Episode Recap

In this episode, Ashu chats with Edith Harbaugh, Co-Founder and CEO of feature management platform, LaunchDarkly. Before founding LaunchDarkly, Edith spent four years at TripIt as a product director, where she worked to build out TripIt Pro, TripIt for teams, and ExpenseIt. Edith discusses the decision to launch a startup, the woes of fundraising, and the journey to the company’s success today. Edith also shares her expertise on topic of sales: how to sell yourself, your company, and your product; wnd what to look for when you’re hiring a sales leader.

 

What was the impetus for jumping into LaunchDarkly?
For Edith, it really boiled down to three things.

  1. “I’ve always liked creating things.” As an engineer, Edith enjoyed building things from scratch.
  2. While it’s hard to imagine anyone internally developing a feature management platform today, Edith recounts her frustration with the dearth of feature management solutions during her time at TripIt. “I was very enthusiastic about bringing this concept to life.”
  3. It’s what she wanted to do. She ran a mental simulation, asking herself, Do I want to look back in my sixties and seventies and think, I could have done a startup but I didn’t even try? After considering this scenario, jumping into LaunchDarkly was a no-brainer.

 

Fundraising
Edith points out that, as an alumna of Harvey Mudd college, she had few Sand Hill Road connections at the time of LaunchDarkly’s first rounds. “I had this perception of VCs as these mysterious people,” she said. So instead of the typical round of pitching, Edith raised a seed from friends and family by going to “everyone I knew who had money.”

 

“The earliest rounds were absolutely the hardest … we were raising on promise.”
As any founder can attest, fundraising is hard. Now a veteran of the process, Edith teaches a class on fundraising at her previous accelerator, Alchemist. Her takeaways:

  • The number one mistake: you need to brag about yourself. This is especially hard for technical founders, since technical culture so heavily relies on teamwork. But remember: if someone is going to cut you a large check, they need to know who you are. And you need to give them something to believe in.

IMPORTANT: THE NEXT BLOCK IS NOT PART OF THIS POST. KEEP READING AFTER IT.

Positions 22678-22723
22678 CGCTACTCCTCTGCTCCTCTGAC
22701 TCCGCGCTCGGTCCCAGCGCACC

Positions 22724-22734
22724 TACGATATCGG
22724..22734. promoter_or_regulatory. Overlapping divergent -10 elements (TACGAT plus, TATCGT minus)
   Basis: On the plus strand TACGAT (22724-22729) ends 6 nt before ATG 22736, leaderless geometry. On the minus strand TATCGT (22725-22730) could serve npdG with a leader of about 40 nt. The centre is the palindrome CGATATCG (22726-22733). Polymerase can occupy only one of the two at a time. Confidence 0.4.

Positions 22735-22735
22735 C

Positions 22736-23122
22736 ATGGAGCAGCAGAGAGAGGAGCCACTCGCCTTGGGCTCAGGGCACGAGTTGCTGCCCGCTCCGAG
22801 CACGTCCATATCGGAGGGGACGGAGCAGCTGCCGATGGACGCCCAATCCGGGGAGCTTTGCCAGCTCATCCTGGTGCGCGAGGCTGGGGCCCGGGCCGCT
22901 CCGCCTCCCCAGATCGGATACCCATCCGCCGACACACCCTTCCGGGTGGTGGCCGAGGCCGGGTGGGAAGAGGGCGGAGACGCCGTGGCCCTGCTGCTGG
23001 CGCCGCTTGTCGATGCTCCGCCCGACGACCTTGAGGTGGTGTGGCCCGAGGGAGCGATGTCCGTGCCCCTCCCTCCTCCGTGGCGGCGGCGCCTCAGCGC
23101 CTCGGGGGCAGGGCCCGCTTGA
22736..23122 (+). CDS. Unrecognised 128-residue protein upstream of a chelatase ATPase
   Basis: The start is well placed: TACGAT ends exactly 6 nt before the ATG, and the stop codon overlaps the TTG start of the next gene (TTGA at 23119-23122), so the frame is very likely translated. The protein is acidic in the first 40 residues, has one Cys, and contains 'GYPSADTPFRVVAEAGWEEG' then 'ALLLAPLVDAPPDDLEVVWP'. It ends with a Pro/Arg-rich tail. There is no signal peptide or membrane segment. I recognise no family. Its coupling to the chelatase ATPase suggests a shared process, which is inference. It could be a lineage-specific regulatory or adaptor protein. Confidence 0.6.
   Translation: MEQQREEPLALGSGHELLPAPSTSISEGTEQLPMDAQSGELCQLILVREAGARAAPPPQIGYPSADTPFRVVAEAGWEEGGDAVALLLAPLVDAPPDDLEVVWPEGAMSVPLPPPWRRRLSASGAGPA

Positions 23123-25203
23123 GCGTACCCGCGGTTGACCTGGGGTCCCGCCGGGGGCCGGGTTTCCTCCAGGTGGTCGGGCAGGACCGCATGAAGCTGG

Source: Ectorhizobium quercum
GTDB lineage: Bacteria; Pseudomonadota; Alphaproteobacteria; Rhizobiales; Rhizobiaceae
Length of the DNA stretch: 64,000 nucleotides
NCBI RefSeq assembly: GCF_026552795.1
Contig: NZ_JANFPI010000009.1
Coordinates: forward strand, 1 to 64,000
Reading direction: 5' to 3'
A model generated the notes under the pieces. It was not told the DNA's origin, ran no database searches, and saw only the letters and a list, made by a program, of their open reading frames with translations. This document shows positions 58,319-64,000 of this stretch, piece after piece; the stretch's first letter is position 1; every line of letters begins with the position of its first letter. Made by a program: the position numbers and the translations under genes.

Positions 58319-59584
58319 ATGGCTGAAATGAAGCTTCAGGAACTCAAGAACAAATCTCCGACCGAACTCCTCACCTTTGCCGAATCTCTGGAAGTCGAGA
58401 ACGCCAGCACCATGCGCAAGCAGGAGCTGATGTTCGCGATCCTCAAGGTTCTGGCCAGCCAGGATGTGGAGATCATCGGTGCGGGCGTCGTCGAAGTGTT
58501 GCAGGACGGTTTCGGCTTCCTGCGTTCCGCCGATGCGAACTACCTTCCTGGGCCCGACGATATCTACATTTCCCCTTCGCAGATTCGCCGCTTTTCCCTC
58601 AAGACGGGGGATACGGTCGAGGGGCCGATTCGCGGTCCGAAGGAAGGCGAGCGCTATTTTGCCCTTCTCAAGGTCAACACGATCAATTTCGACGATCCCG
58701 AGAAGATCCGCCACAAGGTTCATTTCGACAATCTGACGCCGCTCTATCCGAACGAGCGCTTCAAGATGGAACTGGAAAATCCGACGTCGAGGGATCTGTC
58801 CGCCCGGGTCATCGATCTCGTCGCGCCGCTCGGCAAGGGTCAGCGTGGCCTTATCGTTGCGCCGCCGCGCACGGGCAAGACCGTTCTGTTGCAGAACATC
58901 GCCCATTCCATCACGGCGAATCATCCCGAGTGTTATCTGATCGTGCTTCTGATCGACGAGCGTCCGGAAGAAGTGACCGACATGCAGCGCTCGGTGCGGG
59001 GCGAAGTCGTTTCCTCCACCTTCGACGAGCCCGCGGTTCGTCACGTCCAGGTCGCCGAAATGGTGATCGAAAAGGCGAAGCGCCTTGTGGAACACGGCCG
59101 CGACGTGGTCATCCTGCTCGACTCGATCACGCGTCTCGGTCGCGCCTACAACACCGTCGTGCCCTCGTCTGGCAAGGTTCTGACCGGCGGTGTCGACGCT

• Another huge lesson: many founders spend too much time on the deck rather than the paragraph below. Edith recommends addressing the team, dream, and traction tripod in a blurb. Consider:
    • Why are you and your founder the best people in the entire world?
    • Why is your market amazing, and why are you the best person to go after it?
    • Why is it the best time for this product?

 

Finding the right team.
As a startup veteran and member of many successful teams prior to LaunchDarkly, Edith has a lot of advice for leaders building their teams. Specifically, she addresses the following:

  • The Cofounder. Edith took the step of doing a “trial” working period with her cofounder before taking the dive. You will be working with this person every day, through thick and thin, so you better know what you’re getting yourself into.
  • Salespeople. Says Edith, “any good salesperson wants to step into a process.” As a founder, then, you need to have a successful, functioning process to hand off to your first hires. And if done right, “your sales person is your best friend.” Indeed, Launch Darkly’s first sales person participated in daily stand-ups, ate lunch with the team, and became incredibly integrated into the team’s technical process.
  • “Right person, right time.” People who are perfect for the company now may not be perfect in the future, and vice versa. Be patient, and keep in mind that growing pains do happen.

 

In closing, Edith and Ashu discuss her learnings from working at startups and building a successful company. Her biggest advice? Don’t lose faith. Sometimes sales go slow—especially in infrastructure, where a client needs to build your product into their process. Sticking it out, following up, and remaining committed will pay handsomely in customer loyalty.